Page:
Multiple Sclerosis: Clinical Features and MRI Changes of Decision-Making Difficulties

Dr Nils Muhlert Wellcome Trust ISSF Research Fellow School of Psychology Cardiff Interview with:
Dr Nils Muhlert
Wellcome Trust ISSF Research Fellow
School of Psychology
Cardiff University

Medical Research: What are the main findings of the study?

Dr. Muhlert: Decision making impairments are known to occur in people with multiple sclerosis (MS), and are important, given they can contribute to employment status, treatment compliance and function in everyday life. Studies by Kleeberg, Simioni and others have demonstrated that decision-making impairments can occur early in the course of multiple sclerosis and get worse as the disease progresses. Questions however remain over whether these impairments are linked to more general cognitive difficulties, differences between multiple sclerosis subtypes, and their relationship with MRI changes.

We assessed decision-making and examined MRI changes in a relatively large sample of people with multiple sclerosis (N = 105) and healthy controls (N = 43). All participants performed the Cambridge Gambling Task, which independently measures risk-taking, impulsivity, deliberation and risk adjustment, and underwent an MRI scan including T1-weighted and diffusion MRI sequences.

We demonstrate that people with multiple sclerosis experience difficulties with risk adjustment (gauging risk and adapting accordingly) and in the speed of making decisions but not in impulsivity. These problems were seen in those classified as having cognitive impairment and those not (i.e. cognitively unimpaired). We found that decision-making impairments were twice as common in people with relapsing-remitting and primary progressive MS than healthy controls, and almost four times as common in people with secondary progressive multiple sclerosis. In addition, decision making impairments in multiple sclerosis were linked to MRI changes in regions previously linked to decision-making in other conditions, including fronto-striatal and hippocampal regions. These findings offer insight into the precise decision-making difficulties experienced by people with multiple sclerosis, the relative prevalences in different subtypes of the disease and the pathological processes that may underlie them.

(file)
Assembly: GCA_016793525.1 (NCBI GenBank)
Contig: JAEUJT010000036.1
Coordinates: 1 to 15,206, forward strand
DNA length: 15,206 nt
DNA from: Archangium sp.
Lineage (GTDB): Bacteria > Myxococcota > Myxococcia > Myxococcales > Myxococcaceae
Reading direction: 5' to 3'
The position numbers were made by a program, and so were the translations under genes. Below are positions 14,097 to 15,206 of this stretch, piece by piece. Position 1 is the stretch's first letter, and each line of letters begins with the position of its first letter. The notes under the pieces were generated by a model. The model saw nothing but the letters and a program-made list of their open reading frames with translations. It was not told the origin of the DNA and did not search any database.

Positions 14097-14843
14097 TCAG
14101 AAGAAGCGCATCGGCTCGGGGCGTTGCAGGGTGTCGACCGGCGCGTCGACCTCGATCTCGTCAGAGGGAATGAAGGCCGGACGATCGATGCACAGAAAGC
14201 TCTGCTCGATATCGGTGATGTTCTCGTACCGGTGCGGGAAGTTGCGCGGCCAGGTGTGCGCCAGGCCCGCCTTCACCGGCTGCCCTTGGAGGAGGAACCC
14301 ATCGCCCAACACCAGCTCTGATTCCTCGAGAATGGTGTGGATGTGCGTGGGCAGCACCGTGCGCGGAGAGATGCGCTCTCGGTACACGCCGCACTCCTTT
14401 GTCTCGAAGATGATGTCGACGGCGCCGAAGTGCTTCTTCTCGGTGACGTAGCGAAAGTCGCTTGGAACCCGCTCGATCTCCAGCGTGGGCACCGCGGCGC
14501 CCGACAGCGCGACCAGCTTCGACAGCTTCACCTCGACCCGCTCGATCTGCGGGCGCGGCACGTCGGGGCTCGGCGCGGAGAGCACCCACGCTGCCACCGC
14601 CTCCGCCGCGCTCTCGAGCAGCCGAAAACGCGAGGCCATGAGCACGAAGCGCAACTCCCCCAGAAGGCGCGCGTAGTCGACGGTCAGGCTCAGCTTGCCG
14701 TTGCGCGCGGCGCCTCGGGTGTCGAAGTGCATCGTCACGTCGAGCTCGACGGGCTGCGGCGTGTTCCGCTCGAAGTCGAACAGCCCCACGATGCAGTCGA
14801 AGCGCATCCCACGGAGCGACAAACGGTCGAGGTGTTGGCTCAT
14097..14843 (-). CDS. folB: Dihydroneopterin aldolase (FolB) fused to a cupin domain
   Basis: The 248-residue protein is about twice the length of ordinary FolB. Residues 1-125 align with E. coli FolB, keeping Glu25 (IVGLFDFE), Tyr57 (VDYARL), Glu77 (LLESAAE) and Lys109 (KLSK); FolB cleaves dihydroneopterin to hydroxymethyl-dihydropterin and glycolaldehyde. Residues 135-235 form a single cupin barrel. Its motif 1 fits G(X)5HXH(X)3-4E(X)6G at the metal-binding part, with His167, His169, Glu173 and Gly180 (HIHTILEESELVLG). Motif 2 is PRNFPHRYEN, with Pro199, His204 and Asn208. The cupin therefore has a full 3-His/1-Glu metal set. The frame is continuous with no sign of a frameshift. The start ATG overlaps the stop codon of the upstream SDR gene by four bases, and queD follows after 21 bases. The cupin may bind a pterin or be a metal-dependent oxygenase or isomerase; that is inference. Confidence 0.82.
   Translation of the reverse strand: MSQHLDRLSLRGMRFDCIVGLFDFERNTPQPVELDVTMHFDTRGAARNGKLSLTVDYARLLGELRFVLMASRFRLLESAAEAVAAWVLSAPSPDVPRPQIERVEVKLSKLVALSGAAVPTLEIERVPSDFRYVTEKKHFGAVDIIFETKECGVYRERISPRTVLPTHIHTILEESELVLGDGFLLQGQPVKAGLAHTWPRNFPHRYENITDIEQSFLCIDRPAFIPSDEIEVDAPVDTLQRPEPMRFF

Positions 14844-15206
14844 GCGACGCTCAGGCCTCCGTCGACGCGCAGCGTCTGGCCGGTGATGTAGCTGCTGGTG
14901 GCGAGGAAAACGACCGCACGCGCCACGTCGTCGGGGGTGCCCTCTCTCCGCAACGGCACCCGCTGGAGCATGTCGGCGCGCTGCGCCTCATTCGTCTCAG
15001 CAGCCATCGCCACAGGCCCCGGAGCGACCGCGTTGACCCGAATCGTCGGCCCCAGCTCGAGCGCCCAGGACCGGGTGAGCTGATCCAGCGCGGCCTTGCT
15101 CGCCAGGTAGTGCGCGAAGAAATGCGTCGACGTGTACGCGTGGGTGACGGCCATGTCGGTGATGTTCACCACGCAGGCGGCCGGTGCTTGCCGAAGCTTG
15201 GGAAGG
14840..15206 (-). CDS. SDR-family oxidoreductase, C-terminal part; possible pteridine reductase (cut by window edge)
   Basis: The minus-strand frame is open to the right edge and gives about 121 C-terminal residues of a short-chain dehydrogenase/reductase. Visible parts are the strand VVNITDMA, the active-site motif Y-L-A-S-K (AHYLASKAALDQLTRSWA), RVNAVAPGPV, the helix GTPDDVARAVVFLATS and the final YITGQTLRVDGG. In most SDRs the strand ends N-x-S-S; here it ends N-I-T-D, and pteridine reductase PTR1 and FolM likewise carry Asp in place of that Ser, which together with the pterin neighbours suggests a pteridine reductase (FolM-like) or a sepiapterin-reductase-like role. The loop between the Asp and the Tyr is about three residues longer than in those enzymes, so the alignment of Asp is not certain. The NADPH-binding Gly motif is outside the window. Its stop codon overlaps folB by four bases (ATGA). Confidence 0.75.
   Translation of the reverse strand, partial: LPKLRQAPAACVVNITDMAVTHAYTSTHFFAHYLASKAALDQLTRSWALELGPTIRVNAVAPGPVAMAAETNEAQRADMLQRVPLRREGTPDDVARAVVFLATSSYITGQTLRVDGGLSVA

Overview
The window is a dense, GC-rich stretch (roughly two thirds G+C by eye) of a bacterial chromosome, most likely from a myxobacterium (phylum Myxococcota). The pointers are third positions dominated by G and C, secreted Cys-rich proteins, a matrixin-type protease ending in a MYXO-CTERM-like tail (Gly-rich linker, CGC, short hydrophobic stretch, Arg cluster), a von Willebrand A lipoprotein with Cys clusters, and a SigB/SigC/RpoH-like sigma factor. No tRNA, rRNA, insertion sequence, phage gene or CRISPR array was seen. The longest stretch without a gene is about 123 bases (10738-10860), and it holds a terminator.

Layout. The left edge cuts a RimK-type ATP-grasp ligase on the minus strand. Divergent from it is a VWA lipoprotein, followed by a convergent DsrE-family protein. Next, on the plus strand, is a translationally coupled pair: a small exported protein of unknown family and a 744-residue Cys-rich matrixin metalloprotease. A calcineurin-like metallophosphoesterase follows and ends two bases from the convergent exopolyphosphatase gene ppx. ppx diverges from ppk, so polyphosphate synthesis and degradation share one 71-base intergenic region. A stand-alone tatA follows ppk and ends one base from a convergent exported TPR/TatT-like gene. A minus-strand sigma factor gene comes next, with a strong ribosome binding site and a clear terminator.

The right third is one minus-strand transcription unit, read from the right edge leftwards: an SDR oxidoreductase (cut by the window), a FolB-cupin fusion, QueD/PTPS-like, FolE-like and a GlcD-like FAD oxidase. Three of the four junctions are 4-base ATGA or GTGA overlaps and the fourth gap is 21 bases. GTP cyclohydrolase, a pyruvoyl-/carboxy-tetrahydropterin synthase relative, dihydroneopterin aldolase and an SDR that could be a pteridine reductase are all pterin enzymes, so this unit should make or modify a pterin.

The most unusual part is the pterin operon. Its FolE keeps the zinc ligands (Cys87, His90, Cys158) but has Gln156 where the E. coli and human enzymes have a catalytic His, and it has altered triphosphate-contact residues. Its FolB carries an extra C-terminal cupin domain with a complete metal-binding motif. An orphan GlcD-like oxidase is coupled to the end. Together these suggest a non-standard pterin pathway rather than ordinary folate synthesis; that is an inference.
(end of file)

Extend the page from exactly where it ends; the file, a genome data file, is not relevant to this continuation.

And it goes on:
Medical Research: Were any of the findings unexpected?

Dr. Muhlert: To examine diffusion changes on MRI we used a novel technique, called diffusion orientational complexity (DOC). This examines the number of different orientations in which water molecules diffuse within each voxel. In white matter tracts, where there is often one dominant diffusion direction, DOC is low. In cortical grey matter, diffusion is likely to be multi-directional due to the presence of neurons and neurites, and so DOC is higher. The direction of DOC changes in people with multiple sclerosis differed between regions – being significantly decreased in cortical grey matter but significantly increased in the hippocampus, relative to healthy controls. This is plausible given histopathology, in which reduced cortical diffusion may be caused by processes including cortical demyelination, neurite transection and neuronal loss in the normally complex and multi-layered architecture of cortical grey matter. In contrast, increased hippocampal DOC in multiple sclerosis may result from a reduction in the dominance of diffusion along its axis. However a combined MRI-histopathology study is required to elucidate the relationship of pathological processes in multiple sclerosis grey matter with changes in DOC.

Medical Research: What should clinicians and patients take away from your report?

Dr. Muhlert: Greater awareness of decision-making difficulties in people with MS may be prudent given its implications for employment, social situations and quality of life. Understanding how these impairments relate to clinical features or MRI changes may help to improve our knowledge of why such difficulties develop and what may be done to reduce them.

Medical Research: What recommendations do you have for future research as a result of this study?

Dr. Muhlert: Future longitudinal studies can examine whether it is possible to predict whether certain people with multiple sclerosis are more likely to develop decision-making impairments. Understanding of the clinical or MRI features that may predict these problems could lead to earlier interventions to minimise or even prevent the establishment of decision-making impairments in people with MS.


The grey matter correlates of impaired decision-making in multiple sclerosis

Nils Muhlert, Varun Sethi, Lisa Cipolotti, Hamied Haroon, Geoff J M Parker, Tarek Yousry, Claudia Wheeler-Kingshott,

David Miller, Maria Ron, Declan Chard

J Neurol Neurosurg Psychiatry jnnp-2014-308169Published Online First: 8 July 2014 doi:10.1136/jnnp-2014-308169



Last Updated on July 14, 2014 by Marie Benz MD FAAD